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Mariners Done In By Small, Talented Local Product In Loss

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He is darling!
He is darling!

Over and over and over, we have to hear about Tim Lincecum. We have to hear about how good Tim Lincecum is, and how obvious it was that he was going to be good, and how he grew up a Mariners fan and went to school in the city, and how the Mariners had the opportunity to draft him, and how the Mariners let him get away so he could turn into a superstar somewhere else. It is a tired subject but a popular subject, dug up every draft, every time Lincecum pitches well, or just whenever somebody feels like digging it up.

But for as great as Lincecum has become, and for as much as everybody would probably like to go back and have that pick over again, there is one last desperate fact to which we can cling: Tim Lincecum has never personally beaten the Mariners. He's never even faced the Mariners. If nothing else, at least we haven't had to sit and watch the guy who got away carve up the team that could've had him.

So that's something. After tonight, though, the same no longer goes for Tim Lincecum's shortstop.

Lillibridge_brent_03mug_medium

Brent Lillibridge is a local kid. You might've heard it mentioned on the broadcast once or twice. He was born in Everett. He went to high school in Mill Creek. He went to college at UW, and played behind Lincecum in 2004 and 2005. In 2005, he batted .330 with a 1.015 OPS, and he was drafted in the fourth round by the Pirates. He was not drafted by the Mariners, because they wanted Justin Thomas instead.

For a while, Lillibridge wasn't anything. He showed up on some prospect lists, but he struggled to hit in the upper levels, and at least around these parts, he was most famous for being involved in a George Sherrill trade rumor meme. It didn't look like he'd develop into much, and he came into the 2011 season with a .551 Major League OPS.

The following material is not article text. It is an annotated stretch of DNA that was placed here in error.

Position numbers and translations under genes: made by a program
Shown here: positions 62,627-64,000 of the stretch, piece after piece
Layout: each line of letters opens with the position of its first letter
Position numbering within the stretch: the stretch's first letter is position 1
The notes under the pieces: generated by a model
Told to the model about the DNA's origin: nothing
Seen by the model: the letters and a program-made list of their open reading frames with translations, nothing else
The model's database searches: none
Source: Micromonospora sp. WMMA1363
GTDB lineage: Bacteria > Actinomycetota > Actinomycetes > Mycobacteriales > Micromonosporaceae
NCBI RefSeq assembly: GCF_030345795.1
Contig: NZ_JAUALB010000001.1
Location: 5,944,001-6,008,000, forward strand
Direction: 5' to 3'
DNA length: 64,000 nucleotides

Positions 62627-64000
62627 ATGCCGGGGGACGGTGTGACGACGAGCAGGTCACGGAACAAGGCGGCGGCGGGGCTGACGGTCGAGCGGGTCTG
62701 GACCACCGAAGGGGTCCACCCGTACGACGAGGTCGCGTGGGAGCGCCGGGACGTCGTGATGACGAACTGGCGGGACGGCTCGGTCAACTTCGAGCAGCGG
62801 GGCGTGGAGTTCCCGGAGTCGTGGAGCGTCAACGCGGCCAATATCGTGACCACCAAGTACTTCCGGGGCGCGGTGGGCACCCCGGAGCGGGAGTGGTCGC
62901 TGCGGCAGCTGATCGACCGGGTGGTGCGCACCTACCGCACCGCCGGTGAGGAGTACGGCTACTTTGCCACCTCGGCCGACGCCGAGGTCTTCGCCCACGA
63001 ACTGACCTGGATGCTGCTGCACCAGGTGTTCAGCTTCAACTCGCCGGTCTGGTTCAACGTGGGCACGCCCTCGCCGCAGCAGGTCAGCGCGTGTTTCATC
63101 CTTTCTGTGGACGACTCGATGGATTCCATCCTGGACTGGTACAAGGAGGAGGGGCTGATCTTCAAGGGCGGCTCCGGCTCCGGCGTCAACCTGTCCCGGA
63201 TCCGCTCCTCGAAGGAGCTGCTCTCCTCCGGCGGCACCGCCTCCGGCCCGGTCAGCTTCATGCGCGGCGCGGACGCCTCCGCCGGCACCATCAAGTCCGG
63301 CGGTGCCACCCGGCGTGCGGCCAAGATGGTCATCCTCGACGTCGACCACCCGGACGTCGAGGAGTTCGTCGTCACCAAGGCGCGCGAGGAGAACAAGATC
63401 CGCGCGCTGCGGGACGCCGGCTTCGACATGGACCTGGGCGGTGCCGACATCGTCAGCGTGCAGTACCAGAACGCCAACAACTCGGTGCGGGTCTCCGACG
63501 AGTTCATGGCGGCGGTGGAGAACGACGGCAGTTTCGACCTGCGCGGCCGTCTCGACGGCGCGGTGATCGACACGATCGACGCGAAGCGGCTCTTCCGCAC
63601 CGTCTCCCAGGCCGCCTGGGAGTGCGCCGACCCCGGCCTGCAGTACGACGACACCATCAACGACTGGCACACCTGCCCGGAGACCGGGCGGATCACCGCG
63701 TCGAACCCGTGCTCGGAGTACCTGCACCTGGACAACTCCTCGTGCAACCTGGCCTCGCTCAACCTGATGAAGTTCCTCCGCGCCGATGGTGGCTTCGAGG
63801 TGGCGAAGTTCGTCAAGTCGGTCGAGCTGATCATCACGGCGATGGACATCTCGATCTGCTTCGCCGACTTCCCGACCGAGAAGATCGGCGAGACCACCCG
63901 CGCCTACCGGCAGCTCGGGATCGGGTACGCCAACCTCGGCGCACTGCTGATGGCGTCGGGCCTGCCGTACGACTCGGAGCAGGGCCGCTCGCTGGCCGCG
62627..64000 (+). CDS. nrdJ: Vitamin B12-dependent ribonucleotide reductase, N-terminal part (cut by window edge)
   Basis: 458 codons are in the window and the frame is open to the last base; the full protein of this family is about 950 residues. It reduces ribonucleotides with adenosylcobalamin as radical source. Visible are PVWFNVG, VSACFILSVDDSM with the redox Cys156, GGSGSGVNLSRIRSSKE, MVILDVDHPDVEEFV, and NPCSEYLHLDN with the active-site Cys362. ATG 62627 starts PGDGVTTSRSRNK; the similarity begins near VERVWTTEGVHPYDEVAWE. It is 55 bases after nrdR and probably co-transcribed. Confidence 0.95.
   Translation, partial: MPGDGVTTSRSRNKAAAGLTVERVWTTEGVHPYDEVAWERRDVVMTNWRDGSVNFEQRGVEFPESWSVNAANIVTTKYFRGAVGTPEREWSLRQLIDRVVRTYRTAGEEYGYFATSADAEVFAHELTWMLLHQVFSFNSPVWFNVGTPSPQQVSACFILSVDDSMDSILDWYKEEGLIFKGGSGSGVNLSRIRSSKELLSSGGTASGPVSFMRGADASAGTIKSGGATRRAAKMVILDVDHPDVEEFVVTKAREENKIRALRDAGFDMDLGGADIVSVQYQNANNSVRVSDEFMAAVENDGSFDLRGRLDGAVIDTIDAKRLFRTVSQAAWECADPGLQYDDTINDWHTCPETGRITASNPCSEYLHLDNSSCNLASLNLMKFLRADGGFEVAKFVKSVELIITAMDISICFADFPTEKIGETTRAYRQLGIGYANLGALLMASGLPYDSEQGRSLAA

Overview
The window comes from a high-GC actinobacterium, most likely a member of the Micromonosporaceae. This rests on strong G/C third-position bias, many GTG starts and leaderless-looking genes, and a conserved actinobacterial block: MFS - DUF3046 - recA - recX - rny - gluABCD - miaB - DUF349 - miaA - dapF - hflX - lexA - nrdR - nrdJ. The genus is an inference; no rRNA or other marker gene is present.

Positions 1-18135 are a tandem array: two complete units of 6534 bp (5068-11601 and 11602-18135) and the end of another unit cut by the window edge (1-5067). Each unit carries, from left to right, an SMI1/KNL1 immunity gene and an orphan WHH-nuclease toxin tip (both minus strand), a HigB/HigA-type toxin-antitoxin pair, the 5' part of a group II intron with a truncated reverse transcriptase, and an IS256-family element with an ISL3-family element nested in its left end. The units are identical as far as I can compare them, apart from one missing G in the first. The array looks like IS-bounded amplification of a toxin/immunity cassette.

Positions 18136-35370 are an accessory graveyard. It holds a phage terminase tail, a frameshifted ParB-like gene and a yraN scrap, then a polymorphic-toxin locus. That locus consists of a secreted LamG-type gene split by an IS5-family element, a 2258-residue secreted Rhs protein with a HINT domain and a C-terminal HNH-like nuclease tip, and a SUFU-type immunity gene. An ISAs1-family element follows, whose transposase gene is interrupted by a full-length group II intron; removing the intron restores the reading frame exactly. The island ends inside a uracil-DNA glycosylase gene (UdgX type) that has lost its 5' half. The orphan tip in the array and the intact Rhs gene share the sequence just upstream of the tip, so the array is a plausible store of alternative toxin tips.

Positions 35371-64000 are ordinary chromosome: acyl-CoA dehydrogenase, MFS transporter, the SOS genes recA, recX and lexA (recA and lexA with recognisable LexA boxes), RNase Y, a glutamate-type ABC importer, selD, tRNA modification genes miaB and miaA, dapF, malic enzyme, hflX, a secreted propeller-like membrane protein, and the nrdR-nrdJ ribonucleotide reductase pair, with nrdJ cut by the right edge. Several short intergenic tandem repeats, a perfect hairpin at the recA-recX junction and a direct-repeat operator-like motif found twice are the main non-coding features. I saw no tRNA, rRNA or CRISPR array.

But then something clicked, and now Lillibridge is an actual hitter. An actual hitter with actual power. His current slugging percentage alone is similar to his old OPS, and tonight we saw it with our own eyes. Tonight, the local kid done good became the local kid done bad, as he broke a 2-2 tie in the fifth when he took Charlie Furbush deep for what was a decisive two-run dinger.

It doesn't sting the same. Obviously, it doesn't sting the same. Lillibridge is nowhere close to Lincecum's level of ability, and when the Mariners passed Lillibridge over, nobody cared. But I need to continue writing along this theme, because it's the theme implied by my headline, and I don't want to go back, come up with a new idea, and start all over again. At 11:30 on a Friday night? Are you kidding? I can't believe I'm writing anything at all. What am I doing with my life? How many other people have ever stayed up past midnight on a Friday, writing about Brent Lillibridge? At least this gig pays well. Not in money and bitches, but in recs. I pull in mad recs.

Tonight, the Mariners were beaten by a little local kid they knowingly passed up. You could argue they were beaten by other people, too. Alex Rios and Alexei Ramirez drove in runs. Jake Peavy struck out eight dudes. The White Sox's bullpen struck out another seven dudes. But Lillibridge supplied the big blow, and this game could've been very different without him.

At least Lincecum hasn't done it yet. I honestly don't know if I'd have the stomach.

I'm going to see about flying through these bullet holes, because we've got a weekend trip and want an earlier start in the morning. I always think I can write these faster than I actually can, but maybe tonight's the exception. Maybe if I write them extra shitty! Let's try that!

  • Well, Matthew wanted Charlie Furbush to turn in some starts in between his established bookends, and I think it's safe to say that Furbush's effort tonight was a book. He was neither very good nor very bad, and I think there were about as many positives as negatives.

    On the plus side, I thought Furbush's raw stuff looked crisp. His fastball was getting up there with pretty good velocity, for him, and his breaking ball was breaking with few left flat. Additionally, while Furbush allowed a pair of run-scoring hits in the top of the first, they both came on bloopers to the outfield that might've been caught had they hung up just a little bit longer. He wasn't getting slammed.